“ Lamderg!” says Ferchios son of Aidon, “ Gelchossa moves stately on Cromla. She and the maids of the bow pursue the flying deer!” “Ferchios !" replied the chief of Cromla, “no noise meets the ear of Lamderg! No sound is in the woods of Lena. No deer fly in my sight. No panting dog pursues. I see not Gelchossa my love, fair as the full moon setting on the hills. Go, Ferchios, go to Allad, † the greyhaired son of the rock. His dwelling is in the circle of stones. He may know of the bright Gelchossa !"

“ The son of Aidon went. He spoke to the ear of age. Allad ! dweller of rocks : thou that tremblest alone! what saw thine eyes of age?” “I saw,"

* Bran is a common name of grey-hounds to this day. It is a custom in the north of Scotland, to give the names of the heroes mentioned in this poem, to their dogs; a proof that they are familiar to the ear, and their fame generally known.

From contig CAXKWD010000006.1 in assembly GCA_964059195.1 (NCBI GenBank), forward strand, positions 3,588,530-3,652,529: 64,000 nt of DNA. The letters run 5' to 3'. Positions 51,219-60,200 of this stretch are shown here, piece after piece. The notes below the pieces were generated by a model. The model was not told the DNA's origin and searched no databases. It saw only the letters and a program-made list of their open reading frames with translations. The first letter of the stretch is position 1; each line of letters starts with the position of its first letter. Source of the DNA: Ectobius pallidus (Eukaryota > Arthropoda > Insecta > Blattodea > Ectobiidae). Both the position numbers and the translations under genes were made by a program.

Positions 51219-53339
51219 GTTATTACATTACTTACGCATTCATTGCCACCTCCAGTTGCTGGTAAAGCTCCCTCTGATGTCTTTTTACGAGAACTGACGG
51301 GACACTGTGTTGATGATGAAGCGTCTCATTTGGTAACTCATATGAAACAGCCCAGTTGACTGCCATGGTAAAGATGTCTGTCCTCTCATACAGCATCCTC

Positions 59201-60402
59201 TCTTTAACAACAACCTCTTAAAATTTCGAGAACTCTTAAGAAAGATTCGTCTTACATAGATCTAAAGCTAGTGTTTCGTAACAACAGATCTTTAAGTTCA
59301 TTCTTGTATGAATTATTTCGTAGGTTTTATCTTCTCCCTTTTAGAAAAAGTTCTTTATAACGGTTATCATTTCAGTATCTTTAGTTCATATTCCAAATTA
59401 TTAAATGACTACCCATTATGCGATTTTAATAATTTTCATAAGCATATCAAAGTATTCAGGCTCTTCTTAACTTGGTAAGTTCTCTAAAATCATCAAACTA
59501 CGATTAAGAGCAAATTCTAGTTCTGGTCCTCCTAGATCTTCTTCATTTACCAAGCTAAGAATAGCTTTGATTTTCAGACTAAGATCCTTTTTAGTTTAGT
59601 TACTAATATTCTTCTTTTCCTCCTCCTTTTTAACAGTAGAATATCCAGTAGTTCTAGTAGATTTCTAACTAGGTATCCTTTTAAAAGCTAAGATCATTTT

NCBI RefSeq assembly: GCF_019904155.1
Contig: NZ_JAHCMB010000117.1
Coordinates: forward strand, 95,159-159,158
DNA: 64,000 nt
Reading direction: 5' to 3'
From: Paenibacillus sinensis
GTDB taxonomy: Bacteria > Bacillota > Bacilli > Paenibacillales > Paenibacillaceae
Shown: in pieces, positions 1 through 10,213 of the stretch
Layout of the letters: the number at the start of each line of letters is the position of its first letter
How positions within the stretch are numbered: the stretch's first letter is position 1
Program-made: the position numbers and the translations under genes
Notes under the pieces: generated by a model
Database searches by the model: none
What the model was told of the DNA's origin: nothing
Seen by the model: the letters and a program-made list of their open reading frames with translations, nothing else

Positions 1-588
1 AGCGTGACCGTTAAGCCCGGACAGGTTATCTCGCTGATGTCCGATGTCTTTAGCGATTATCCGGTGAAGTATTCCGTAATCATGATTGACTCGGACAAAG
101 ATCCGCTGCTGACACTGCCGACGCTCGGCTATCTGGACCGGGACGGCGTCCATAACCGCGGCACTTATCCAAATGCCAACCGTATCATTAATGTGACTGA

of Allad is a druid: he is called the son of the rock, from his dwelling in a cave; and the circle of stones here mentioned is the pale of the druidical temple. He is here consulted as one who had a supernatural knowledge of things; from the druids, no doubt, came the ridiculous notion of the second sight, which prevailed in the highlands and isles.

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s e za gas La cccazci Lasiz. i Geoise. I 1e, bed ge cine genus Tor?" “ Lazderz?" ses Festas sed dic, “Go 1-63 mores state ca Cres. Se ai e mic Le buw persoe ve Erez deer!" "F " and the chief of Croatia, “Do Dutse pes the of Lamderg! Xo sound is in the wood of Law drer fiy in my sight. No paning dog parices. I Got Gelchossa my love, fair as the far moco seton the hills. Go, Ferchios, go to Alld, the grere d son of the rock. His dwelling is in the corde opies. He may know of the bright Gelcbosa!" The son of Aidon went. He spoke to the ear of Allad! dweller of rocks : thou ibat tremblest what saw thine eyes of age?I saw,"